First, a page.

Not everyone shares a lecture with a man in a chicken suit, but that's just John Harvey. As a veteran Human Situation teacher, Prof. Harvey knows that to get across to a freshman audience, one has to shake them up a little. "Well, it's a play with giant birds in it. At the time, I didn't realize there actually weren't giant chickens in ancient Greece." All the same, it was quite relevant to the class. He was lecturing on Aristophanes' outlandish comedy, The Birds, which, long before Hitchcock, looked at the human fascination and horror with our winged friends. "It was important not just to tell the students, 'This is funny.' I really wanted to elicit a laugh from them so that we could begin a real critical exploration within the humor."
His penchant for the theatrical is not just a part of his teaching; he is very much a man of the theater. As resident playwright and co-founder of the Mildred's Umbrella Theater Company, he has one foot firmly in Houston's theater scene. As Artist-in-Residence at the Honors College and Director of the new Center for Creative Work, he strives to keep creativity at the heart of liberal education. "What's great about writing plays, as I do, about families butchering each other, fathers being roped and hooded, and puppets bursting out of furniture is that all the ideas for this sort of thing come from the classic texts we teach in Honors."
Concerning his personal history, Harvey says, "What may or may not be relevant to my work is that I was born and raised in Michigan and then escaped to the swamps of Houston. Along the way I had great teachers inspire me to pillage libraries and write with constant devotion to the sacred and profane." More specifically, he is a graduate of Wayne State University in Detroit and the graduate Creative Writing Program at the University of Houston, where he earned his Ph.D.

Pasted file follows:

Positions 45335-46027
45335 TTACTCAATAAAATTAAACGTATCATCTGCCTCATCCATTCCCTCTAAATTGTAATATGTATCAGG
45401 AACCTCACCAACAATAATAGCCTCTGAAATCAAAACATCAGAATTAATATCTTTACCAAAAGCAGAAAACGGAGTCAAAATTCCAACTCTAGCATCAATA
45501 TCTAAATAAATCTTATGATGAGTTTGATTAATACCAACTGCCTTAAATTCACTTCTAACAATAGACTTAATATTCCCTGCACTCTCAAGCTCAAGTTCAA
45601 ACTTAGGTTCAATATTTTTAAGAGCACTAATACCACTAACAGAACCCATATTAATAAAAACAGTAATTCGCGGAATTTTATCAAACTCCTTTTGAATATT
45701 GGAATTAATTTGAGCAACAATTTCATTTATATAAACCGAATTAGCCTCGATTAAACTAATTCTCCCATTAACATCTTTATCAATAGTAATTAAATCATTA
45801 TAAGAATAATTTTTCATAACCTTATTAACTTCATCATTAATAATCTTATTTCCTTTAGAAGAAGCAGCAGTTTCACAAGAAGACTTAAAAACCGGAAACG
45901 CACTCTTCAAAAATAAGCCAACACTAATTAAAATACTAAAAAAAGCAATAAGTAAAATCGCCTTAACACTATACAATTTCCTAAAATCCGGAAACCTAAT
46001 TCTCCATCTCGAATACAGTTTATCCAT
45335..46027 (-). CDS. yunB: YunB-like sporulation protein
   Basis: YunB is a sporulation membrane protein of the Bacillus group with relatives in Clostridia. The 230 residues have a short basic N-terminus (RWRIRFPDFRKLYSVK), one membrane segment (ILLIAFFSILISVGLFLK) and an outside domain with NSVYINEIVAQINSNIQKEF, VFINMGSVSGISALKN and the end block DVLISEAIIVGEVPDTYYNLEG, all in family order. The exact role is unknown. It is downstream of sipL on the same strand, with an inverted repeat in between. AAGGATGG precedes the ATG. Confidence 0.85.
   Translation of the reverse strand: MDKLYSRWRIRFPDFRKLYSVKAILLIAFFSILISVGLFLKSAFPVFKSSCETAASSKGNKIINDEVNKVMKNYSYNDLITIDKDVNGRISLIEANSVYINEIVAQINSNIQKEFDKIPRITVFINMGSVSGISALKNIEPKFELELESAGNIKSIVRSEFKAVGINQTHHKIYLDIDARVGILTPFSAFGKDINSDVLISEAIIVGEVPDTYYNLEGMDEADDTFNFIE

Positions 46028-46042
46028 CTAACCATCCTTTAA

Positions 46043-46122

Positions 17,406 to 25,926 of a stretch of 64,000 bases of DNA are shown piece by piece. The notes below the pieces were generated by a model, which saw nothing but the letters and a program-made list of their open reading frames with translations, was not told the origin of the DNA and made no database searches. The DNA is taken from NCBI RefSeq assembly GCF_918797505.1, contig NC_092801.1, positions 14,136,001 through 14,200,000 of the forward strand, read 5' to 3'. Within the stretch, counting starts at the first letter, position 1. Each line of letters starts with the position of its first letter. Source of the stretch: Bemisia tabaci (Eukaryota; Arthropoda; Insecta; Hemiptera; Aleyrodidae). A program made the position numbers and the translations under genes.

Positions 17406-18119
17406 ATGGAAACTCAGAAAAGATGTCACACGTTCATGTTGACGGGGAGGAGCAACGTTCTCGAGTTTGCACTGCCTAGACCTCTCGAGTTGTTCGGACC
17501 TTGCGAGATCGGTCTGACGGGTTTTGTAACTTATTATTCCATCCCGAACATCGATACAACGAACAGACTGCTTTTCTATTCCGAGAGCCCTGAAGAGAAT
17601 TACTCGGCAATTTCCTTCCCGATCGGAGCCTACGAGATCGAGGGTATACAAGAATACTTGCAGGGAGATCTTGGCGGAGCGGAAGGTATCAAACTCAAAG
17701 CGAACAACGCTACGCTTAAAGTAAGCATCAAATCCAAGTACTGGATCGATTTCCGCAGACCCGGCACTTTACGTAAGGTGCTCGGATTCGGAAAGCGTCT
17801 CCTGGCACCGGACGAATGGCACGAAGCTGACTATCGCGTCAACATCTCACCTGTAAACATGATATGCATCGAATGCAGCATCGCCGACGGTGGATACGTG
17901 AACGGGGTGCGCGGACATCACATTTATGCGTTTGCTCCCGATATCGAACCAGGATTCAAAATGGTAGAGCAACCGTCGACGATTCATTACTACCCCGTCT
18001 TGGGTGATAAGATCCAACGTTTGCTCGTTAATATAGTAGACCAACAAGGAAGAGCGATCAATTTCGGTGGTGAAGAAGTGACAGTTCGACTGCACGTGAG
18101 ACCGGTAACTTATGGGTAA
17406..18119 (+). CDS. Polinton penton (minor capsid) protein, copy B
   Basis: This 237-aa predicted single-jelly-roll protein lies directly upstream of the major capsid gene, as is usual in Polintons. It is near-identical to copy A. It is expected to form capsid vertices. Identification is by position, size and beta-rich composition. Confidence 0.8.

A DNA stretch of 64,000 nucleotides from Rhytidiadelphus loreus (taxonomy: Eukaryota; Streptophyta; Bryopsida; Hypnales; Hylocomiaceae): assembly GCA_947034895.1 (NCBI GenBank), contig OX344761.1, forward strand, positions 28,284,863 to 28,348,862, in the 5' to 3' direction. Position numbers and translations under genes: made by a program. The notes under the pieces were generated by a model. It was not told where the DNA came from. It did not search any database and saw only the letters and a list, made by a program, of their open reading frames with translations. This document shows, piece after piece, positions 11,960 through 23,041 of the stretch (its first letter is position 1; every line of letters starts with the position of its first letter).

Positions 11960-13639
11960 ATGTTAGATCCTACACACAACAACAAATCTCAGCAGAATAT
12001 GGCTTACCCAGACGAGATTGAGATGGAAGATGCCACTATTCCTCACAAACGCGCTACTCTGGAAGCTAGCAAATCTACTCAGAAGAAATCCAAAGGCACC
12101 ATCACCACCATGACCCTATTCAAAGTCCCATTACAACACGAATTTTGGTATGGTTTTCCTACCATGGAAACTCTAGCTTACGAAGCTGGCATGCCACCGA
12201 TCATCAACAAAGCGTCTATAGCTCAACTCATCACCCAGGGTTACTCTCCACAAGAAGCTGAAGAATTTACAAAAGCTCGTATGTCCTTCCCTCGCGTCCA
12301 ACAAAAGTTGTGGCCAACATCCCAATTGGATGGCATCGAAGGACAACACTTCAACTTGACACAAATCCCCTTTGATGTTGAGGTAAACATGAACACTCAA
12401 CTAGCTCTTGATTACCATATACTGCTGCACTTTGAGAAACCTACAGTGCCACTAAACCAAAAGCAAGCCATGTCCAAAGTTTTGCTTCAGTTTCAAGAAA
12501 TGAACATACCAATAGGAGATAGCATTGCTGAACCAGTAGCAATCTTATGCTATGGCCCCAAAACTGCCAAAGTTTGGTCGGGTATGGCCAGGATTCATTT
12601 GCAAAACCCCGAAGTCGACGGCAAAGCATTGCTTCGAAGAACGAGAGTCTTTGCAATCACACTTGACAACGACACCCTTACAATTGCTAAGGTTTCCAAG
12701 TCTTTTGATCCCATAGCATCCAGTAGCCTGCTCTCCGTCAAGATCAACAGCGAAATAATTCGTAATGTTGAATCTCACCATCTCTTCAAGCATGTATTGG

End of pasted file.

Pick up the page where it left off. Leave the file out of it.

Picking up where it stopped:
One of the many new initiatives led by Prof. Harvey is the City Dionysia, an annual festival inspired by the Dionysian festivals of ancient Athens. Each year, he chooses a different Greek play to produce, and together with Prof. Richard Armstrong, creates a new translation for use in an original production on the UH campus, using a mixture of students and professional actors. This production becomes the center of a weekend of events that ties the faculty, students, and Honors community together with the larger Houston arts community. "The goal is to bring students into the work, not leave them on the outside looking in. In doing this, the students who participate find that they live in a text turned landscape and what's learned and created becomes more real and compelling."
Harvey's other initiatives include an Artists and Their Regions course, which combines travel with study and creative work. He has organized regional retreats in Texas as a part of this program, and has expanded the idea for study abroad. A trip to Dublin is in the works for this Spring. "As with the Dionysia, the key is to enter a text, a fictional world made real by breathing and thinking inside it. With Artists and Their Regions and the planned Dublin trip, we actually stand in the olive fields that Lorca writes about, we walk the same streets and eat in the same restaurants as Leopold Bloom and Stephen Daedalus. The way all education should occur: it should happen to us."
Prof. Harvey took part in the Spring 2010 Convivencia Tour to Spain, where he communed quixotically with windmills, tramped through the Alhambra, and feasted his eyes in the Prado Museum. "The most amazing part of Spain for me was to discover the rich history of Muslim and Hebraic writing from the tenth to fifteenth centuries in Spain, and then to visit those cities—stare into the night sky above Cordoba and Granada and recite the poems I first learned in Houston. And to share this with friends and students. Amazing."